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John M. Williams
I teach at LaGrange College–a small, pleasant island in the ocean, Academia. My colleagues are my friends; we are collegial. I deal with creatures of inexhaustible charm, a foot on either side of that just beginning to widen crack which will force them shortly to leap one way, or fall the other. They have vastly more promise than ignorance, but are rich in both.
I’ve been here so long I’m beginning to suspect some sorceress is playing a joke. How did I get here? Circuitously.
I was riding a stick horse in the pecan tree filled yard of a flat-roofed house in Auburn, Alabama–that much is vivid. Then, it all begins to blur. All my grammar school teachers were old (perfectly lovely) women; my children’s grammar school teachers were all hot babes. Why is that? The main thing I remember about high school is Mr. Goff. Him, and a handful of friends (you know who you are). I think everything I learned in high school could have been easily condensed into one strenuous afternoon. Then college, where I was rejected by calculus and attracted to letters, my favorites being M and G. The eras of my life have all been covered, one way or another, in my scribblings. My childhood is encoded most accurately and completely in my story “In the Beginning Was Kitto.” That gripping tale is not included here because it’s in a collection called Snake Dreams that I’m trying to sell!
After college, travel–then grad school, then travel, then five years in the printing business, then aimlessness, then LaGrange, grad school again, marriage, children, and a series of red felt-tipped pens. Here, the birthdays have become like cards being fanned in a deck. Like I said, a blur. Blur blur blur. You have to fight the blur! Speak truth to blur! You have to nail little exertions of precision to the shadowy walls of life’s dubious corridor.To those of you in other trenches who hear this faint tapping–tap back!
Number of posts: 10
Email address: email
By John M. Williams:
knew the oldest secret
Several years ago, I read an article about a personality type that resonated so strongly with me I never forgot it. Except, I did—the title of the article, that is, along with its author, and the name of the type it described. The consequence of this memory lapse is that recently, when curiosity led me on a search for the article I never forgot, I had no means to find it. So there is a valid function for names after all. The personality type the article featured was this: a person, usually a woman, who is the more or less unwitting hub of a vast wheel of human relationships.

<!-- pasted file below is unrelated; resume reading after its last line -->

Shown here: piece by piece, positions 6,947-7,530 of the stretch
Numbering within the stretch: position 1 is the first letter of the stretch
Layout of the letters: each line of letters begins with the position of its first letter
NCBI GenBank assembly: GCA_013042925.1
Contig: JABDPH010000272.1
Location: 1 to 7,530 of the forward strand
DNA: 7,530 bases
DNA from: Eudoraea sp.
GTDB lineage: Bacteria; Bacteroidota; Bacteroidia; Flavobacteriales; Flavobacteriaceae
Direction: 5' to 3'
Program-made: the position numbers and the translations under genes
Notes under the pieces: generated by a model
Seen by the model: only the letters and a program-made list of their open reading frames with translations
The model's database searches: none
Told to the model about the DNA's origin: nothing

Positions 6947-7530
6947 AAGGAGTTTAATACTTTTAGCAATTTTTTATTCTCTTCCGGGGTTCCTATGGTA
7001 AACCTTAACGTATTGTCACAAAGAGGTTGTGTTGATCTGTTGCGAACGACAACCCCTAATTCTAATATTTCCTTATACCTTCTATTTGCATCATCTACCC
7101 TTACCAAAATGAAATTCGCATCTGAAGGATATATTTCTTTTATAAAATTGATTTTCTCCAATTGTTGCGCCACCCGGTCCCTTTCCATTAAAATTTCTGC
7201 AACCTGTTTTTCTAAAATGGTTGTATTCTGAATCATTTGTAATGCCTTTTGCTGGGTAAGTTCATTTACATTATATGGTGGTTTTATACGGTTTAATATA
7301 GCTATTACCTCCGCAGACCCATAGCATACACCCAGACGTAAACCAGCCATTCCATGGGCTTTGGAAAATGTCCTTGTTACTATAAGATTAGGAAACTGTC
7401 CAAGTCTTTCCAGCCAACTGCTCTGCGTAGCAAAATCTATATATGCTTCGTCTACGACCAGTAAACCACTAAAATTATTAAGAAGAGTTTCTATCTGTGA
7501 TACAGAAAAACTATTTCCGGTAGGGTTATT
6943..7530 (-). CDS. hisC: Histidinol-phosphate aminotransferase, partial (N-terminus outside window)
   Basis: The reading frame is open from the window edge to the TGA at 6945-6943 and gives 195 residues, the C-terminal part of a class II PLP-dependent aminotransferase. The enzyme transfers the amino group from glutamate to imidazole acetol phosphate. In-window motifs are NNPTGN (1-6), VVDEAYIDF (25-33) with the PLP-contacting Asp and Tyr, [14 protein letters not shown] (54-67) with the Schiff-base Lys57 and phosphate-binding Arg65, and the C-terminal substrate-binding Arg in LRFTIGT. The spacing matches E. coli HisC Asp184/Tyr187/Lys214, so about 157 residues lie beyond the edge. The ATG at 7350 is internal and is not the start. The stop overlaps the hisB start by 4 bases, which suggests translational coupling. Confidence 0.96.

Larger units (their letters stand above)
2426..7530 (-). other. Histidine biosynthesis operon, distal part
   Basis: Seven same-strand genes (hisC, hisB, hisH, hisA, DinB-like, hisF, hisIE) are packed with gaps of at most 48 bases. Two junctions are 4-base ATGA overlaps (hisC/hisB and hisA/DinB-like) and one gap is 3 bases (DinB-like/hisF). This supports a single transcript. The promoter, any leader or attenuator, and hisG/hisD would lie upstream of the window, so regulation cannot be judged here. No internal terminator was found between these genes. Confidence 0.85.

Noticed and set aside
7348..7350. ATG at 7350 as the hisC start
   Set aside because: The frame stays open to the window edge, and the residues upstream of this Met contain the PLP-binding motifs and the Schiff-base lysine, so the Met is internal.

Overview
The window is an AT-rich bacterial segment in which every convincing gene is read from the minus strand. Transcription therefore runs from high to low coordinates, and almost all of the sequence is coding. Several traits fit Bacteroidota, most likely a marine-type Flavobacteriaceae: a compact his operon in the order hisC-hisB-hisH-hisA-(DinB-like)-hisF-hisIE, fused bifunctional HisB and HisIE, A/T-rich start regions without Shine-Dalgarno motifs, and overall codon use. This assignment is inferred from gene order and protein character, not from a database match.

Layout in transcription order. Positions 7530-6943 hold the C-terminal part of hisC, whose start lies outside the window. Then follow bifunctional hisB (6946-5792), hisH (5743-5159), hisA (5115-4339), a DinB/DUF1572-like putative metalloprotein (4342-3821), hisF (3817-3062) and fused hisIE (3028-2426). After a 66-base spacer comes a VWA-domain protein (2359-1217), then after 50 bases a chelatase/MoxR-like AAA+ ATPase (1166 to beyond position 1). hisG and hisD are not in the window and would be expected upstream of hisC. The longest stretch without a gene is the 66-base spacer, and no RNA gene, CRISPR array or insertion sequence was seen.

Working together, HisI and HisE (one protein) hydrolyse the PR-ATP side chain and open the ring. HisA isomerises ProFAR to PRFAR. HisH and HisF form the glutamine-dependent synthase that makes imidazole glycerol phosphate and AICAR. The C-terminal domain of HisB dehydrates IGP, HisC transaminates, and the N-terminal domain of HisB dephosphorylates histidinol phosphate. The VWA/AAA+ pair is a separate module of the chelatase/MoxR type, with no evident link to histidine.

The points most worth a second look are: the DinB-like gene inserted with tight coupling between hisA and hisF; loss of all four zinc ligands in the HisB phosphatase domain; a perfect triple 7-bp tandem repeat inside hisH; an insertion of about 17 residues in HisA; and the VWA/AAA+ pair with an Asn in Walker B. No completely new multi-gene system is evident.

off season football
I haven’t exactly been an avid watcher of Super Bowls. But I did make it through some of this year’s, and thought I saw clearly one phase of football giving way to another. Maybe Denver just had a bad game, but those two teams play five times, I don’t like Denver’s chances in any of the five. Peyton Manning, in the right landscape, was a great quarterback. He hasn’t changed, but the landscape has: some new element has come into the game. The athleticism — the pace and nature of the game — have jumped to a higher level, college and pro. Football evolves like everything else.
what crawled up your drawers?
Oh, I love it and I hate it,
Every now and then berate it,
The sweet and sunny south where I was born.
— Gina Forsyth
Image in my head: a tour bus arriving in the republic of Biblestan, disgorging a file of daytrippers, like poverty tourists in a Rio slum, at some ramshackle barbecue joint, hiply-shod, fanny-pack-wearing gawkers shocked at the absence of recycling bins by the dumpsters, saying “Gee whilikers!” and “You betcha!”, having their barbecue not too spicy! then waddling off to the Gift Shop for some outrageous corncob art.
he had soul
Mr. Goff. Not “Tommy Goff” or “Tommy” or some dorky nickname — Mr. Goff didn’t have nicknames. A bandmate once made the mistake of calling him Mr. Goof — nobody ever said that again. No, there was nothing else really conceivable: he was Mr. Goff. He was the best teacher I ever had, and one of the handful of truly extraordinary people I’ve met in life — and a legion of former students scattered over the world would say the same.
Another synchronicity. I came across a recent National Geographic piece on the “teenage brain” just as I was reading Chuck Palahniuk’s Rant. The convergence of article and novel—catalyzed by the fact that I have a seventeen and thirteen year old in the house—got me to thinking about adolescence.